On Live Rats and Dead Dogs
Back in college, I was very active in theater — I stage managed many plays, and I was house manager for the university’s Program of Theater and Dance. I never got on stage myself (and for that, the community was very grateful!) but I supplemented my hands-on experience with a number of courses on theater, including a class on Shakespeare, one on modern drama (mostly, early 20th c), and one on contemporary drama (late 1960s and forward.)
One of my drama professors drilled home the point that when a playwright calls for something difficult in the staging of his plays (especially children and animals), he must truly think it’s important. Therefore, the three identical sets of plants in Sam Shepard’s TRUE WEST (one set alive and well for the first act, one set dying for the middle act, one set dead for the third act) are an indication of the significance of those plants to the narrative. (Personally, I think Shepard just hates stage managers — witness other requirements for his plays, including screen doors that are cut through, bottles that are shattered, etc.)
I was reminded of this theory, in spades, last night when we saw the National Theater telecast of THE CURIOUS INCIDENT OF THE DOG IN THE NIGHT. The play *opens* with a very realistic dead dog, staked to the stage with a garden fork. Throughout much of the play, the main character (an autistic 15-year-old) carries his live rat — through a variety of settings, including an imagined trip to outer space. (There’s another challenging staging thing late in the play, but I won’t mention it, lest I spoil the story…)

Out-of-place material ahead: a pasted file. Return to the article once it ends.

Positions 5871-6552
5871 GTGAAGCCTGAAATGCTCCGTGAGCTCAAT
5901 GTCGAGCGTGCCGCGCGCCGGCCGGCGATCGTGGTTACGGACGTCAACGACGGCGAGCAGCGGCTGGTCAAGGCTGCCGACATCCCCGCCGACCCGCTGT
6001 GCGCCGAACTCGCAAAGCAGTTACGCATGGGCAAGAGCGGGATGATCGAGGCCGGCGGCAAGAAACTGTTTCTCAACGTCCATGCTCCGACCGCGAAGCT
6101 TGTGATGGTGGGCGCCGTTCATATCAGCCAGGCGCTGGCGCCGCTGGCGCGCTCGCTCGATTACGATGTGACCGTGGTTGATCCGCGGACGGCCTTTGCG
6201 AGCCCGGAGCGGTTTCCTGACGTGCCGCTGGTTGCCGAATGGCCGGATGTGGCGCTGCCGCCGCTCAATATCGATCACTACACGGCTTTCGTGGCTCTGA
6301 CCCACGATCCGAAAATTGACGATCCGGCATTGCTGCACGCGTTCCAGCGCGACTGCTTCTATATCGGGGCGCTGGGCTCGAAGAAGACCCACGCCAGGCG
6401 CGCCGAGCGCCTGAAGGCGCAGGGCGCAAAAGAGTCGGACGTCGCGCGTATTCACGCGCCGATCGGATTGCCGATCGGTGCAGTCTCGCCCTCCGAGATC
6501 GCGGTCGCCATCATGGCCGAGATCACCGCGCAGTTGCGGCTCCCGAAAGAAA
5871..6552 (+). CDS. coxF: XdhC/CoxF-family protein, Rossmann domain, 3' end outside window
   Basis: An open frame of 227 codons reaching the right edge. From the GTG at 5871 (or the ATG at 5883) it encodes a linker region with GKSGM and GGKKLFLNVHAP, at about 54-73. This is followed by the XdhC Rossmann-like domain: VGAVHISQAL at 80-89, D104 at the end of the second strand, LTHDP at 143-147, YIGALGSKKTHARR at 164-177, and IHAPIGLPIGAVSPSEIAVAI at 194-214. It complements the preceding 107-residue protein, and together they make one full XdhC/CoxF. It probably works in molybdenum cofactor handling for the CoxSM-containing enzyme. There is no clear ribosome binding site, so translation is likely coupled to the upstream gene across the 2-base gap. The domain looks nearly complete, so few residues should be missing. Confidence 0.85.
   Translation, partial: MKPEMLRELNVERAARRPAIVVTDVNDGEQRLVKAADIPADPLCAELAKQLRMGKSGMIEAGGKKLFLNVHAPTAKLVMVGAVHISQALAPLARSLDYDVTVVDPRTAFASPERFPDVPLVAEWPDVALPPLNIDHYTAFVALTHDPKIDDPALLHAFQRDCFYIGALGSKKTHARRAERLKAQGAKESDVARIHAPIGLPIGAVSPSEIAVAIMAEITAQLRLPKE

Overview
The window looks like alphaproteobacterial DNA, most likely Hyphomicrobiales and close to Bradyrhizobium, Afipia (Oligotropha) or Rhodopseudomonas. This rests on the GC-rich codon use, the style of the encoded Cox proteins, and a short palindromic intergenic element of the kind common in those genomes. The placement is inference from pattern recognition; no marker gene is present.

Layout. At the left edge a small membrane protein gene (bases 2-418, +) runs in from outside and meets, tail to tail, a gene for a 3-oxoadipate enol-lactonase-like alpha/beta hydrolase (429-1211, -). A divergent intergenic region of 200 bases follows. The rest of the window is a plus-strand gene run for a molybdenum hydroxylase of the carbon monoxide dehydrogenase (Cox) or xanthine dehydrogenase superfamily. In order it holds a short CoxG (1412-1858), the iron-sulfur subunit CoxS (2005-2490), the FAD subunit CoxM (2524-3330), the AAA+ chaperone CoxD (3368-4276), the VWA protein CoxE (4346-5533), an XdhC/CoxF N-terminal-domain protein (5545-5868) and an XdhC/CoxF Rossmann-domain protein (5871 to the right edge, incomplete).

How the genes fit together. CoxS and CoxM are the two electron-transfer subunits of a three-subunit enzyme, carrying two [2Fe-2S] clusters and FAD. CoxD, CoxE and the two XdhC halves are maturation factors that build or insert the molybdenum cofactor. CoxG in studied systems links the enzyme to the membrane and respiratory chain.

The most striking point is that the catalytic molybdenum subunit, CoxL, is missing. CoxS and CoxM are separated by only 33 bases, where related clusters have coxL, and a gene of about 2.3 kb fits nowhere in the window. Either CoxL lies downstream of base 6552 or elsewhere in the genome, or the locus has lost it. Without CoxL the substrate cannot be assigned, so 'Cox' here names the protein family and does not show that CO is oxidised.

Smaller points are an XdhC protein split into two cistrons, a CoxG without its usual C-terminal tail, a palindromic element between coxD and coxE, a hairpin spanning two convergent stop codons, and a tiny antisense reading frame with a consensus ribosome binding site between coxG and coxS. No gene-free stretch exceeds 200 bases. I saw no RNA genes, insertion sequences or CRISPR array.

By and large, I think it was worth the effort to “kill” the dog and keep the rat alive. Both add great depth to the story. When I first heard they were making a play out of this novel (told from the point of view of the 15-year-old, with many of his tics incorporated into the narration), I couldn’t imagine how they could stage it. Not all of their efforts worked, but the show was very imaginative. The parts of the story that were most difficult for Christopher were most difficult for the audience — the production uses sound and light and movement to represent the disorientation of the main character.
This production is also quite meta — the characters know that they’re in a play, and they comment occasionally on that fact. At times, the entire thing felt *too* staged, too “created”, but there were genuine emotions evoked. The characters were complex — none of the main characters is all good or all bad, and no one has an easy life.
This is only the second telecast I’ve seen, and I was impressed with the presentation. The team uses multiple cameras, sometimes from angles that the theater audience can’t experience. The close-ups give a much more intimate view of the actors (even if they take away a bit, showing the microphones, etc.) I’ll definitely consider other performances in the future!
(I was reminded, as I watched the show, of Kazuo Ishiguro talking about his novel REMAINS OF THE DAY, which he said he wrote specifically to be not-filmable, as a form of art separate from the television and film that he loved growing up. Of course, it was transformed into an incredible movie with Anthony Hopkins and Emma Thompson. I suspect Mark Haddon never contemplated his slender novel turning into a play either!)